Markets breathed a mild sigh of relief amid a generally positive week of developments. Consumer prices, one of the most closely watched metrics over the past several months, rose at a more modest rate than expected, which helped cool some fears about the Fed acting soon to tamp out inflation.
The Senate, in bipartisan fashion, passed a $1.2 trillion infrastructure package. The potential flood of funding stands to further benefit cyclical sectors of the economy, which were already experiencing potent demand tailwinds. While the bill now heads to the House, smart infrastructure spending could create jobs and boost U.S. productivity in the years ahead (which can also help keep price increases moderate over a longer period). Of course, attention will likely shift to how it’s all paid for, in addition to the $3.5 trillion budget framework that’s also up for debate and could be linked with passage of the infrastructure bill.
Still, concerns about the trajectory of COVID-19 here and abroad, hiring difficulties and supply bottlenecks are sticking around for now. Here’s a look at the week that was and the week ahead.
WALL STREET WRAP
Inflation Loses Some Steam: While prices rose again in July, the pace notably decelerated from the month prior, and that was a welcome report last week in a market increasingly concerned about rising prices. The Labor Department reported Wednesday that its consumer price index rose 5.4 percent in July from a year earlier and 0.5 percent month-over-month. Core inflation, which removes more volatile food and energy components, rose 4.3 percent year-over-year, down from 4.5 percent the month prior. Month-over-month inflation rose to just 0.3 percent in July compared to 0.9 percent in June.
Used car and truck prices, an outsize contributor to headline inflation over the past two months, moderated significantly in July, rising just 0.2 percent compared to June’s 10.5 percent jump. Fed Chairman Jerome Powell has said throughout the summer that he views the current bout with inflation as transitory, and it shouldn’t compel the Fed to significantly alter policy before the labor market fully heals.
Producer Prices Rise: The producer price index, which measures prices producers receive for their output, rose 7.8 percent year-over-year in July, the fastest annual pace on record. Month-over-month, price increases in July matched June’s tally of 1 percent.
A rise in COVID-19 restrictions in Asia could put further pressure on prices. Several countries have reimplemented some restrictions, including temporary factory closures in Thailand, Malaysia and Vietnam. Congestion has risen in China's top two container ports following the shutdown of a terminal after a COVID-19 case was detected last week, for example. All of this could add another wrench into already gummed-up international supply chains.
Job Openings Hit a Record: The number of job openings in the U.S. reached 10.1 million, the U.S. Bureau of Labor Statistics reported Monday. That’s a record for the data series and outnumbers the total unemployed population by well over 1 million.
Employers, particularly in the hardest-hit services sector of the economy, are having difficulties filling open jobs amid a flood of demand for travel, dining and entertainment. Enhanced unemployment benefits (which are set to expire next month), health concerns, childcare and the types of jobs available are all contributing factors. As a result, many employers are sweetening their offers by raising wages, offering sign-on bonuses and flexible working conditions to fill positions.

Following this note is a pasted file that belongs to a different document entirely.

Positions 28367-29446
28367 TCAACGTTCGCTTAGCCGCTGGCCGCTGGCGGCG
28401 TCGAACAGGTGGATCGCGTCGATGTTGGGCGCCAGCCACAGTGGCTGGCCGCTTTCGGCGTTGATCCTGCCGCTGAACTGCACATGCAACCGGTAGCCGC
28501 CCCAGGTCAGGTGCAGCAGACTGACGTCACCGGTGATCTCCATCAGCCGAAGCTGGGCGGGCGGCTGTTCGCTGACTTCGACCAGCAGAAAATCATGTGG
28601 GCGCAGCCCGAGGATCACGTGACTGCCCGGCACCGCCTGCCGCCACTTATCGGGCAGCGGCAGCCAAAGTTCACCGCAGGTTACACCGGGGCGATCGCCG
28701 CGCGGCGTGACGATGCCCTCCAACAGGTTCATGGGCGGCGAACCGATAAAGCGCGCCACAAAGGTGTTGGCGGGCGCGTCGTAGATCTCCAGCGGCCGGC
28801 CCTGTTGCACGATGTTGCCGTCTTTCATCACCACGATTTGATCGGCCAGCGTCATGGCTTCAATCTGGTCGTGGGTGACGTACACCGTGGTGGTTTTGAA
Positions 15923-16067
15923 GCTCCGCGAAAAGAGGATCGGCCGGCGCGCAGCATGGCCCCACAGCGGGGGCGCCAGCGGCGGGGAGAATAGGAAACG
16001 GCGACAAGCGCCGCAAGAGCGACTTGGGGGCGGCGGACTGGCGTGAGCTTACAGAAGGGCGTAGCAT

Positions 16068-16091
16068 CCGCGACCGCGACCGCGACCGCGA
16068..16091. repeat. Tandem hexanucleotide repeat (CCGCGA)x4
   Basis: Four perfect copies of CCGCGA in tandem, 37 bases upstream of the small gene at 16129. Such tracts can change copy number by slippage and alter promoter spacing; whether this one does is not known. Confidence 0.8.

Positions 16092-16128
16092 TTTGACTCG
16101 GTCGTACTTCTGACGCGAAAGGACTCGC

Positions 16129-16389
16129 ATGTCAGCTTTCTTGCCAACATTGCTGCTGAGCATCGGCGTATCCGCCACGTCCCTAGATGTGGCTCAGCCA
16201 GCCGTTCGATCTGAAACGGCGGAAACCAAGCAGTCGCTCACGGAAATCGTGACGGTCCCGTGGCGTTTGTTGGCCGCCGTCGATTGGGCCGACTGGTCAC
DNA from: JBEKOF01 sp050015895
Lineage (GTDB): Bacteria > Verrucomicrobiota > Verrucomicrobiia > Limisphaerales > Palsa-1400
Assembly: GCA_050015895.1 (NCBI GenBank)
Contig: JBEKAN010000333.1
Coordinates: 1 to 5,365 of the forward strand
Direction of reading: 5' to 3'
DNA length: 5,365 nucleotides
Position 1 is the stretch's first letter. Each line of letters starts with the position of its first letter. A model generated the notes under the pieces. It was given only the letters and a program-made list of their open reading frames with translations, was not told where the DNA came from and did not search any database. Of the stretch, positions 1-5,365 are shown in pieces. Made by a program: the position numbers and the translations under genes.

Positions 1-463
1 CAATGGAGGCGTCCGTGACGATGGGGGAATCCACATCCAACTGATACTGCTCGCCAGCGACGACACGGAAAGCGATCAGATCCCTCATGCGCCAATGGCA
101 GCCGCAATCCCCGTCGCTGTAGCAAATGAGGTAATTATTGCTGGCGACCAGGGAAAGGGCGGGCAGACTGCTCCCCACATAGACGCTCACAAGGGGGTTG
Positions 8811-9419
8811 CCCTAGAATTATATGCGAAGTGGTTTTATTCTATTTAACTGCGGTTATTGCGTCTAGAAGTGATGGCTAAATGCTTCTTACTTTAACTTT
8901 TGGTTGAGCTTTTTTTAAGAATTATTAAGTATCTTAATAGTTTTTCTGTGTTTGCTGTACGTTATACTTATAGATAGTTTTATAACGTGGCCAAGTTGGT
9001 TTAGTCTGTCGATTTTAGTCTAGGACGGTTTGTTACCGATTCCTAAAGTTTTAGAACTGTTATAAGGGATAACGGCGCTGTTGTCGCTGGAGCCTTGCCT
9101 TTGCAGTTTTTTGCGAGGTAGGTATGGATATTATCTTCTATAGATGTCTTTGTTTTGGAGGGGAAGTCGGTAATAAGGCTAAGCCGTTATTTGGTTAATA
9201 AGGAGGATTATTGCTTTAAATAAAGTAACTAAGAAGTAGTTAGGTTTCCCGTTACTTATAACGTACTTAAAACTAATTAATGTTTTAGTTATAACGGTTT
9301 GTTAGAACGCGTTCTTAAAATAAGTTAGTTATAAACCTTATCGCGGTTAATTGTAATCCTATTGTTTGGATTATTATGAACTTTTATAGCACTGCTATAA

Hiring Challenges Persist on Main Street: Small business optimism fell 2.8 points in July to 99.7, according to results from the NFIB Small Business Optimism Index. Two factors that have challenged owners, supply chain disruptions and finding qualified workers, are sticking around. Forty-nine percent of owners said they have openings that cannot be filled, which is a 48-year record for the index. A net 12 percent of owners say current inventory levels were “too low” in July, which is also a 48-year record high reading. All together, that’s put downward pressure on small business owners’ optimism for conditions going forward.
“Ultimately, owners could sell more if they could acquire more supplies and inventories from their supply chains,” said NFIB Chief Economist Bill Dunkelberg.
THE WEEK AHEAD:
Services Spending on the Rise? July retail sales, due Tuesday, should show a continued shift in consumer spend from goods to services. Consumers are still sitting on healthy savings, which is fueling demand. However, we’ll see if rising prices, issues with inventories and the COVID-19 resurgence are impacting the things we buy.
Corporate Earnings Roundup: The Q2 corporate earnings season largely draws to a close this week, and we’ll pull together some final takeaways from an all-around strong raft of earnings reports. NM’s investment team will pull together a few callouts and look ahead to the next quarter.
Housing, Industrial Production and More: We’ll also get another raft of housing data this week, from builder sentiment to housing starts. Industrial production, capacity utilization and business inventories will also be worth a look this week, as they are both indicators of future growth.
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As the chief investment officer at Northwestern Mutual Wealth Management Company, I guide the investment philosophy for individual retail investors. In my more than 25 years of investment experience, I have navigated investors through booms and busts, from the tech bubble of the late 1990s to the financial crisis of 2008-2009. An innate sense of investigative curiosity coupled with a healthy dose of natural skepticism help guide my ability to maintain a steady hand in the short term while also preserving a focus on long-term investment plans and financial goals.